36. The best performing province was Mpumalanga, which reported overall expenditure of R2.9 billion or 94.4 per of the R3 billion transferred to Mpumalanga municipalities, followed by Limpopo, KwaZulu-Natal, Northern and Eastern Cape provinces with all attaining expenditure above 80 per cent, a regression from 2017/18 wherein the three provinces’ expenditure was above 90 per cent of total transfers.

37. The municipalities in Western Cape and Free State provinces did not perform so well, with respective expenditures at 73.5 per cent and 73 per cent of transferred funds respectively. The two provinces have somewhat regressed from previous years, given in the past municipalities in these provinces were able to spend on average more than 80 per cent of their allocated and transferred conditional grants.

38. The poorest performing province in 2018/19 was Gauteng, which recorded expenditure of 61.5 per cent of the R3.7 billion transferred to municipalities in the province. North West municipalities are the second worst performing municipalities (previously poorest performing province in 2016/17 and 2017/18). From the R3.2 billion transferred to North West municipalities, they only managed to spend just over R2 billion or 64.1 per cent of it. A similar trend was observed in the 2017/18 financial year.

Non-Infrastructure Conditional Grants Expenditure as at 30 June 2019

39. Under the capacity building conditional grants, the best performing grant was the Expanded Public Works Programme (EPWP) integrated grant for municipalities, which had 100 per cent expenditure for the third consecutive year. The local government Financial Management Grant (FMG) and Infrastructure Skills Development Grant (ISDG) also performed very well as they all reported expenditure of above 90 per cent (96.8 per cent and 94.2 per cent respectively) of total transferred amounts.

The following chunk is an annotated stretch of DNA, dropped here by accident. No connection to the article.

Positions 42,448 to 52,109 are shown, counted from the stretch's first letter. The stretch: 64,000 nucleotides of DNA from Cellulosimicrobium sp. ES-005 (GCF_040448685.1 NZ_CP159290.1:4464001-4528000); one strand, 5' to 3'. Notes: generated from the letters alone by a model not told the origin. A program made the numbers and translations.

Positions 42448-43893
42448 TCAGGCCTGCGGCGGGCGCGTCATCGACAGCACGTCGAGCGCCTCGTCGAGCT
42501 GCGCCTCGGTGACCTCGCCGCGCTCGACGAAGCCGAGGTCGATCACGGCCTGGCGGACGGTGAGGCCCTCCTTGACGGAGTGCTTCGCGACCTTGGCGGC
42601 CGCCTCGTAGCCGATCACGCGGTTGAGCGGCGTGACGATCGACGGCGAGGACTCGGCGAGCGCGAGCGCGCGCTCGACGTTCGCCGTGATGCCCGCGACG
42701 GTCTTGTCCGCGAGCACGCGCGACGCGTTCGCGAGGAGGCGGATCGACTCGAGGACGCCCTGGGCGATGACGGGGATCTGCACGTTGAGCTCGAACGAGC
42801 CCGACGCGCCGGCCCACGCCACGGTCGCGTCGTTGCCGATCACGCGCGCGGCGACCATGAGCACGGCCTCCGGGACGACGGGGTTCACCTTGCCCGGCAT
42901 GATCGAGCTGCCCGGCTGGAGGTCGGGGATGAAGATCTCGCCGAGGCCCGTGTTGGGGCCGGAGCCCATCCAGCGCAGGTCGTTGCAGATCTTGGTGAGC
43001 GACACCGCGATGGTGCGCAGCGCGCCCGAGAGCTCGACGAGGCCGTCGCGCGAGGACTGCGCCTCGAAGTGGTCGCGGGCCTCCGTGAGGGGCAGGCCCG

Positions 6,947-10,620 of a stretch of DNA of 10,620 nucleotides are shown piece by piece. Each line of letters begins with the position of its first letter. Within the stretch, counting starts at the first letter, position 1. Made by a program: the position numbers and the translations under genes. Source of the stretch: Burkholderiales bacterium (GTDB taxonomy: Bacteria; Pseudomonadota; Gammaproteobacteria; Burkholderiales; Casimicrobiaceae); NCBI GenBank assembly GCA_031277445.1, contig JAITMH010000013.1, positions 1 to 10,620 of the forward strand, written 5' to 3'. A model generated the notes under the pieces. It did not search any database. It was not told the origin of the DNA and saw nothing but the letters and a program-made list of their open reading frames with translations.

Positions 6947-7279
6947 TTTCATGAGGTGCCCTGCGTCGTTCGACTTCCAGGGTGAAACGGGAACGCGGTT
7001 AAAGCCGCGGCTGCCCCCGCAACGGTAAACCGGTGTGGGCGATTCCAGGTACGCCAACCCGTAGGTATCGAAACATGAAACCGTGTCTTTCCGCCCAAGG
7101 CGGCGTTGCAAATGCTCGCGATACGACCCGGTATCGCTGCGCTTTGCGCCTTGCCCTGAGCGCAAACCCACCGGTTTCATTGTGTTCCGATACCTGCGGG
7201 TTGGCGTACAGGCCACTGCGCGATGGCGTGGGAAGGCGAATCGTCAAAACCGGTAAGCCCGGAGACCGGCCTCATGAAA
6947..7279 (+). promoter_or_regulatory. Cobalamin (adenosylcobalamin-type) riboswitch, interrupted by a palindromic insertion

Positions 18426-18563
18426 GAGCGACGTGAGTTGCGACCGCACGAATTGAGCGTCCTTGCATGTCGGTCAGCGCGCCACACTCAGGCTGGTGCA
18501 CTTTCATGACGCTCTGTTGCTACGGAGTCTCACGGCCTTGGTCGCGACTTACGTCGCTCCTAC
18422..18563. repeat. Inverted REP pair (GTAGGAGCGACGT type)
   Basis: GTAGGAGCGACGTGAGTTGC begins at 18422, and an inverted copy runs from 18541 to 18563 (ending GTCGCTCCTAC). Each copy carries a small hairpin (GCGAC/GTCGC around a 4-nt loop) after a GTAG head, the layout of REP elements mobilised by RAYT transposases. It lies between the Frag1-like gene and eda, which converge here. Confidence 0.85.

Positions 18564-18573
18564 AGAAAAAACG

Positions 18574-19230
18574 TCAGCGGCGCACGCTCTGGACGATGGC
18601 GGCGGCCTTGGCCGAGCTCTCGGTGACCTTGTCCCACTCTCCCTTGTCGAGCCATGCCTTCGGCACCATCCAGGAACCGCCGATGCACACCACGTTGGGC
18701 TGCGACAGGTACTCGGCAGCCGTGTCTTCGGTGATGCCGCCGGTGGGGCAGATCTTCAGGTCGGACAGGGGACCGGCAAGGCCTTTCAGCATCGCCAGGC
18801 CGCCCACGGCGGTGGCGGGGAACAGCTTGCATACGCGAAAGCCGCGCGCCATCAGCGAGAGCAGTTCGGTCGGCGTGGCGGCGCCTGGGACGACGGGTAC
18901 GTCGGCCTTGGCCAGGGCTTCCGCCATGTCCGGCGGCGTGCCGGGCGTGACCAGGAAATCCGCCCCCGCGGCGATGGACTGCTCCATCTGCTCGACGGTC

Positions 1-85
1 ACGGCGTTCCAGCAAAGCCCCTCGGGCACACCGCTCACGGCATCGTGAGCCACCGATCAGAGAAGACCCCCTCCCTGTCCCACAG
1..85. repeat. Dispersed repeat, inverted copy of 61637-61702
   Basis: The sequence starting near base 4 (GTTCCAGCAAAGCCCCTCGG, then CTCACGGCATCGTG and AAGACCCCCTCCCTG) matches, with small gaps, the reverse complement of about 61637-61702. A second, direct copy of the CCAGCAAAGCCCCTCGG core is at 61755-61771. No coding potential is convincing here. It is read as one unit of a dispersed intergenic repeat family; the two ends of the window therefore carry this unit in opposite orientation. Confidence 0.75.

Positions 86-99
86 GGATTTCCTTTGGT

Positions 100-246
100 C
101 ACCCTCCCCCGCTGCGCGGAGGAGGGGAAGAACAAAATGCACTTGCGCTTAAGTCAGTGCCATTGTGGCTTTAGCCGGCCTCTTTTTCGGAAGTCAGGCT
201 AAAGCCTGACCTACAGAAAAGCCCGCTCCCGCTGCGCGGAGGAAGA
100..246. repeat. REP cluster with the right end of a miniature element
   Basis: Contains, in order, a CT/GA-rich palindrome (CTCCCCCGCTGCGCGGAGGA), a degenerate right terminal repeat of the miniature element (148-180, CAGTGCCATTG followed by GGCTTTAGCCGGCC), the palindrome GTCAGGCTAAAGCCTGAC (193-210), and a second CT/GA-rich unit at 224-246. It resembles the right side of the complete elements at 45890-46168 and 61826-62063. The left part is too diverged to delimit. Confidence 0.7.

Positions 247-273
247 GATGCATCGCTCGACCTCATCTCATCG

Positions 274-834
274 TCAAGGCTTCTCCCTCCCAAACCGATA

40. The Energy Efficiency Demand Side Management (EEDSM) grant and Rural Roads Asset Management Systems (RRAMS) grant also performed relatively well, with reported expenditures of 83.2 per cent and 82.6 per cent respectively.

41. The poorest performing grant was the Municipal Systems Improvement Grant (MSIG), which reported expenditure of a paltry 17 per cent or R3.9 million from the allocated amount of R23.2 million to assist municipalities to perform their functions and stabilize institutional and governance systems as required in the Municipal Systems Act and related local government legislation.

42. The poor performance can be attributed to the fact that the MSIG is an indirect allocation, and only R23.2 million against the total allocation of R115 million was converted from Schedule 6, Part B (indirect) to Schedule 5, Part B in February 2019 and transferred to recipient municipalities in March 2019.

Infrastructure Conditional Grants Expenditure as at 30 June 2019

43. From an infrastructure conditional grants perspective, the best performing grants were again in 2018/19 the MIG and INEP municipal grant with expenditure at 92.7 per cent and 87.2 per cent respectively. However, both MIG and INEP regressed, given expenditure against total transferred funds was at 94.2 per cent and 90.2 per cent in 2017/18 respectively. The RBIG also performed well with expenditure of 82.7 per cent, a notable improvement from the 66.3 per cent achieved in the same period last year. The MIG is the biggest and best performing local government conditional grant for a second year running.

44. The RBIG and Rural Roads Asset Management Systems (RRAMS) grants also performed relatively well, with reported expenditures of 83.3 per cent and 82.6 per cent respectively on the intensive nature and complexity of infrastructure rolled out using these grants.